...This morning I woke up to DH's favorite radio station as an alarm and they were talking about their own Rock of Ages. They were trying to determine, among themselves and from listeners, what the "album of the decade" was for the 60s through to today.
What little I heard was interesting and got me thinking. There were folks who thought that the 60s album was anything between the Beatles White album to Led Zeppelin "I" with a shot of the Beach Boys' "Pet Sounds" in there. Oh, and I can't forget the guy who said "Beggars Banquet" was the album for the 60s (because I like The Rolling Stones). I'll disagree with the guy that said Led Zeppelin "I" would be the album of the 60s. The honor of Zeppelin having made the defining album of any decade should go to "IV" for the 70s, and a caller agreed with me just a few minutes later.
The opinions of callers (and radio staff) varied here and there when it came to later decades. Everyone had an opinion for the 60s and 70s. But the 80s? There were some that said it was a dead decade for music. Only one said the same about the 90s. A great many others said that about now ("music is the same now as it was then, life is over"). That tells me that either people weren't paying attention at the changes in music during those decades or that it's going to take another 10 years or so before an album could be named for some.
In the 80s we had Prince's "Purple Rain", Michael Jackson's "Thriller", Springsteen's "Born in the USA", Chicago's "17", and Depeche Mode's "101" (a compilation of live and studio tracks of the best of the best of the band). Each an album worthy of distinction in their own right and each an album that fit a different genre of music in the 80s because that's when the big splits in music distinction started happening.
How do you pick an album that defines a decade when you have so many musicians who have things that they want to say, things that they want to do and are speaking to different sets of people in the world? It's close to impossible. Not completely, but close. And I think we're still too close to the 80s to say what the truly defining album for that decade *was*.
Same for the 90s and now, although I'll give the guy credit who thought that the album for the 90s was Nirvana's "Nevermind". Why? Well, it's not because I'm a Nirvana fan (because I'm not a Nirvana fan). It's because that album, with the hits that it spawned started a whole new segment of rock. Yes, Grunge rock. But that's not all. Grunge sort of died and yet it didn't. It brought back the need for drums instead of drum machines, and resurrected guitar players who could work progressive chords as a foundation for a song instead of high spiraling solos that made your ears bleed (as it did in rock music in the 80s). It brought back some semblance of progressive rock which was dying a slow cruel death in the 80s after it's amazing growth of the 70s. Being that I like that sound, I'll give credit where credit is due. But I digress...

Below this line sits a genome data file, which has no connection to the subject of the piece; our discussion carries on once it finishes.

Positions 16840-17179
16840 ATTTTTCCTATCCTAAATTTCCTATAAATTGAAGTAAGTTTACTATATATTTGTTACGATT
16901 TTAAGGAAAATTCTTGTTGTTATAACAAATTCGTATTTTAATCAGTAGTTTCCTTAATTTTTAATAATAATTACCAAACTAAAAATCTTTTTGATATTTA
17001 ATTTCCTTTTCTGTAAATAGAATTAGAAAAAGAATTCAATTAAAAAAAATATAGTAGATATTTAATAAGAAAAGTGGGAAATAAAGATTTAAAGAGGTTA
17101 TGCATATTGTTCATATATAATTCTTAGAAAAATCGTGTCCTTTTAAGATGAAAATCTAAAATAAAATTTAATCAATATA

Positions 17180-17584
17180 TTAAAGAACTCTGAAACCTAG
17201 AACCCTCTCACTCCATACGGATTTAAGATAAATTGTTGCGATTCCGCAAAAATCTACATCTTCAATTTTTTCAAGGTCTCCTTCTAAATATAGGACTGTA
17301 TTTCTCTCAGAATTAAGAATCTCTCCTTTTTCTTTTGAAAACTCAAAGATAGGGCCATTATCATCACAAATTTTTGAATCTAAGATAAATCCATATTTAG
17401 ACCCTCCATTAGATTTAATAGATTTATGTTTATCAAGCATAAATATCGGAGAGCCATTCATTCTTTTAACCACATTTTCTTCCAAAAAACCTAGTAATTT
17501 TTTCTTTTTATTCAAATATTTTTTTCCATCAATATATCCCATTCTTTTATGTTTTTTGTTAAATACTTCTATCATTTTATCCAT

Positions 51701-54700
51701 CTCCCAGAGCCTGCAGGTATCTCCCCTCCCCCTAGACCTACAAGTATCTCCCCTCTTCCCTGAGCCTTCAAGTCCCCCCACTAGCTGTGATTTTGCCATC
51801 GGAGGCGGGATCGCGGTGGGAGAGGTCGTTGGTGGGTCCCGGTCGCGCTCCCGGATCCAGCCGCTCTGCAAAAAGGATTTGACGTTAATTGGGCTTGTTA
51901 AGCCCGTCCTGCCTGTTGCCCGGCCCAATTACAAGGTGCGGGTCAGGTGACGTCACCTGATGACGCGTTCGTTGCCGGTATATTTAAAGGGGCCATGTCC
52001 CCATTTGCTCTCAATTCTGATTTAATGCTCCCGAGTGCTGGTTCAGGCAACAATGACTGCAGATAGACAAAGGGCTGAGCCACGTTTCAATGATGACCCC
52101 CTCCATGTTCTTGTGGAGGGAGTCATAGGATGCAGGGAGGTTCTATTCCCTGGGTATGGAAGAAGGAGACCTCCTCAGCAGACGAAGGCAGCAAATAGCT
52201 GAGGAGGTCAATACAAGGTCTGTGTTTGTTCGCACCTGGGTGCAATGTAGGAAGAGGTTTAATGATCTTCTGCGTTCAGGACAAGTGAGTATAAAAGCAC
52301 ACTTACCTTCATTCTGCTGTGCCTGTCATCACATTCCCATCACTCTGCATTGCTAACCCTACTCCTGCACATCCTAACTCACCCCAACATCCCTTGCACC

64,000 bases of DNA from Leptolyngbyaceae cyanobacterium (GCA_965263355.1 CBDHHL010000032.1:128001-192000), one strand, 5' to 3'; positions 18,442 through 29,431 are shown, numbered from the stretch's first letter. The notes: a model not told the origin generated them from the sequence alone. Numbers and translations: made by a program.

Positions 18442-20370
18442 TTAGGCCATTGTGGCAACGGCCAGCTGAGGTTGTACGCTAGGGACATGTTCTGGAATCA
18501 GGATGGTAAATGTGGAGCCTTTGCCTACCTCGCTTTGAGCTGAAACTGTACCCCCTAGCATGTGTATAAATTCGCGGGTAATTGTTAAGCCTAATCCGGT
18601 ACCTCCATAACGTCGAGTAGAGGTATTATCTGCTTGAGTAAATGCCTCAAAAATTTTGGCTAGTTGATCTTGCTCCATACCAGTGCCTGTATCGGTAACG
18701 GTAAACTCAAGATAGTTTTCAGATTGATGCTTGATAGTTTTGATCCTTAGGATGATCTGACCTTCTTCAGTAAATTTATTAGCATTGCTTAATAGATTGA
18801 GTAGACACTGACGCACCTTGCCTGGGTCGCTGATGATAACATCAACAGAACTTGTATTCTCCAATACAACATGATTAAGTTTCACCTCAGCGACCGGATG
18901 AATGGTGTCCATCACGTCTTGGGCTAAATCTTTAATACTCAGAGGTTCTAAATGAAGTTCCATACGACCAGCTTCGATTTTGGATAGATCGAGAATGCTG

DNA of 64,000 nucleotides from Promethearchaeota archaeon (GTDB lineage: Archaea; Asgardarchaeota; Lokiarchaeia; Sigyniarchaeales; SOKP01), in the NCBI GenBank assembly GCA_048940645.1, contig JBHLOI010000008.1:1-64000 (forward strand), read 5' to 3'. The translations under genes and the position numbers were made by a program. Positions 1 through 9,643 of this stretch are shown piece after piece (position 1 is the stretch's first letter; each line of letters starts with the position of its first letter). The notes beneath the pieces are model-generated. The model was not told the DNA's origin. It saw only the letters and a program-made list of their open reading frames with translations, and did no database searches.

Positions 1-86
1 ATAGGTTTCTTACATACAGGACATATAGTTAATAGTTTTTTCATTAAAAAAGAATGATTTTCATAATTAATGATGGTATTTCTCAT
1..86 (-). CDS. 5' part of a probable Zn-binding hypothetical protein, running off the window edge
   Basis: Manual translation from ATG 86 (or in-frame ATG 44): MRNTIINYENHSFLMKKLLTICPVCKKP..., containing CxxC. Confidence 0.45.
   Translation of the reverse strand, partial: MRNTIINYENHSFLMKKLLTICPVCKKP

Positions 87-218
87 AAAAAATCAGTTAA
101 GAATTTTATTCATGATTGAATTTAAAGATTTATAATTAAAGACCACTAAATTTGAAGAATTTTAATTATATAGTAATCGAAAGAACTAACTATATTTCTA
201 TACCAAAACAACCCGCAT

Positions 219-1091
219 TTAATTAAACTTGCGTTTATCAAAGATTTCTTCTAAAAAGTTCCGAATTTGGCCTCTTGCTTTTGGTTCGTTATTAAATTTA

How does one pick one album that defines a decade? You can't leave it to one person, because they might have a totally different view of the world. Or have totally different tastes in music than the rest of the world. Let's go back to the examples I listed for the 80s - would any of you pick those as the defining albums for the 1980s (if you were alive then and aware of what was going on in the world around you then - I was born in '71, so I was very aware of the 80s)?
I don't think that I would pick any of those, but I'm not sure what I *would* pick in the first place.
There were so many artists and so many pieces of outstanding music. After all, where's U2's "Joshua Tree" on that list? The Police's "Synchronicity"? Peter Gabriel and "So"? Madonna and "Like a Virgin"? Def Leppard and "Hysteria", INXS and "Kick", "Double Fantasy" (Lennon/Ono), "Brothers in Arms" (Dire Straits). These were landmark albums in their own right, yet did they really define the decade? They certainly defined careers and helped some folks become musical legends.
Music changes within decades. The Billboard top album for 1980 was Pink Floyd's "The Wall". In 1989? Bobby Brown's "Don't Be Cruel". How much further on the spectrum can you get? How many changes in music happened during the decade to cause a definite hard/progressive rock band to start the decade and a boy band idol to end it? Top albums during the 80s also came from Whitney Houston, John Mellencamp, Billy Joel, Bon Jovi, Guns N Roses and Huey Lewis. That's not to say that the defining album of a decade had to be a Billboard top 5 hit, but it probably helps with the recognition factor.
Still... even for the 60s and 70s there's debate about what would be the defining album of the decade. One woman who called the radio station said that it would be an album from The Allman Brothers, but also admitted that she wouldn't be with the norm on that one. True. It's a perspective thing again. Someone's going to say that the White Album was the defining album of the 60s and someone else will fight them to the death that it's "Beggar's Banquet". Someone else will say Buffalo Springfield or Crosby, Stills, Nash and Young - and they might be met with the accusation of "stoner" when they do. The 70s will bring out folks who will say that the Eagles were our voice and someone else will say Elton John and yet another will say Led Zeppelin. And yet another will say Fleetwood Mac's "Rumours" was the voice of the 70s. Each had defining albums of their careers in those decades, but maybe they weren't quite the defining *voice* of the decade...
...but I think it's all going to come down to where you were, what you were doing, and what you were thinking back then.
So, folks, what were your defining albums of the 70s, 80s, and 90s (and 60s if you were around back then or have a strong opinion)?